Could you survive one month without income?

With the government shutdown pushing over a month long, some federal employees are having to juggle another missed paycheck. Yesterday during an interview with CNBC, US Commerce Secretary Ross is quoted stating:

“So the 30 days of pay that some people will be out – there’s no real reason why they shouldn’t be able to get a loan against it and we’ve seen a number of ads from the financial institutions doing that… there really is not a good excuse why there really should be a liquidity crisis,” he said. “True the people might have to pay a little bit of interest.”

Not very sympathetic, in my opinion. Why should they be burdened with even “a little bit of interest” on a loan…assuming they could get a decent loan without currently receiving income. Perhaps Mr. Ross could lend some of his billions to the federal workers in need of some cash to make ends meet.

The evening news is filled with stories of how the 30 days of no pay is forcing people to go to food banks and find ways to get cash together to avoid being late on their mortgage, rent and other monthly obligations. I feel for the federal employees and it also makes me think about how many Americans do not have an emergency savings account. If you’re a federal employee with potential of being a political pawn, then I think it would be very prudent to start an emergency savings account before the next government shutdown takes place.

Even if you’re not a federal employee, I think its so important to have an emergency savings account in the event something unexpected happens. You don’t want to be in a position where you are trying to borrow money when you are not receiving income and/or possibly falling behind on debts.  An “emergency” could happen at anytime, including something with your employment to health related issues.

If you don’t have an emergency fund, I recommend starting one as soon as possible. You can start by reviewing how much your monthly cost are.  How much do you pay for your monthly housing, transportation, phone/utilities, insurance, groceries…you know the drill! Some experts say that 6 months of your monthly expenses should be saved for an emergency… even if your goal is 3 months (and then shoot for 6 months), you’re off to a good start! You could even use the refund from your income taxes to start funding your emergency account or set a goal of how much you want need to save each month and stick to it.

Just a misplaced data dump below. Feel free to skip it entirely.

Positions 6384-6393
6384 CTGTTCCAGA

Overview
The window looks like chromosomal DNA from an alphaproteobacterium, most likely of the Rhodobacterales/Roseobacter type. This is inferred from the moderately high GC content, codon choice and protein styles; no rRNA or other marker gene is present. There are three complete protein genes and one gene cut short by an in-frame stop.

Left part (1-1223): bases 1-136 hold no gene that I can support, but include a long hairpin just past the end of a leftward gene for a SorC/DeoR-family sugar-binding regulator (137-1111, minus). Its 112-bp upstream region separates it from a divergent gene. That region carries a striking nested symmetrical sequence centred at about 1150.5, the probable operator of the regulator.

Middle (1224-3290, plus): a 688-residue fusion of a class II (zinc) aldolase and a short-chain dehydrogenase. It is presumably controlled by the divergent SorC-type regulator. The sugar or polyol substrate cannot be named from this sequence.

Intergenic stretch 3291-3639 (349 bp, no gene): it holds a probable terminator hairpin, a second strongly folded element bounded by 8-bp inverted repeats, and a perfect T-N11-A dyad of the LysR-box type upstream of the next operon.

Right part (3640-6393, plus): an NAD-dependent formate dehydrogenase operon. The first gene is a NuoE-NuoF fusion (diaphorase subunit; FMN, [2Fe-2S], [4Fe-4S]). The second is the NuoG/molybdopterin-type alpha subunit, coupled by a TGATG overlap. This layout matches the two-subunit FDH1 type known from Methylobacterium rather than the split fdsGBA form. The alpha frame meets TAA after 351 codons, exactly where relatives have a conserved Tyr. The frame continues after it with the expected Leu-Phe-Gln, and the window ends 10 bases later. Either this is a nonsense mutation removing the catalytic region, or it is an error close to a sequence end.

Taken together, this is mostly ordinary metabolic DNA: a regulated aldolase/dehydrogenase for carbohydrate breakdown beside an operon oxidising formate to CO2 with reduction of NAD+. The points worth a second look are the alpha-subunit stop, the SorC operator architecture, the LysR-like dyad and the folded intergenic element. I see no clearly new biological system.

Perhaps this IS a good time to also work on setting a budget if you’re already reviewing your monthly expenditures 😉  Are there places you can save by reducing interest rates on debts or cut back on spending. I’m trying to really watch what I spend on groceries and focus on not letting food go to waste by using our freezer more. It may take a little while to build up your emergency savings and hopefully you never need to use it. However, you’ll be glad it’s there should the unexpected happens.

PS: If you do find that you have high interest credit cards or debts you would like to consolidate, I’m happy to review your scenario to see if refinancing your home located in Washington state, makes sense. The savings from reducing what you pay on total monthly debts could also help fund your emergency fund.

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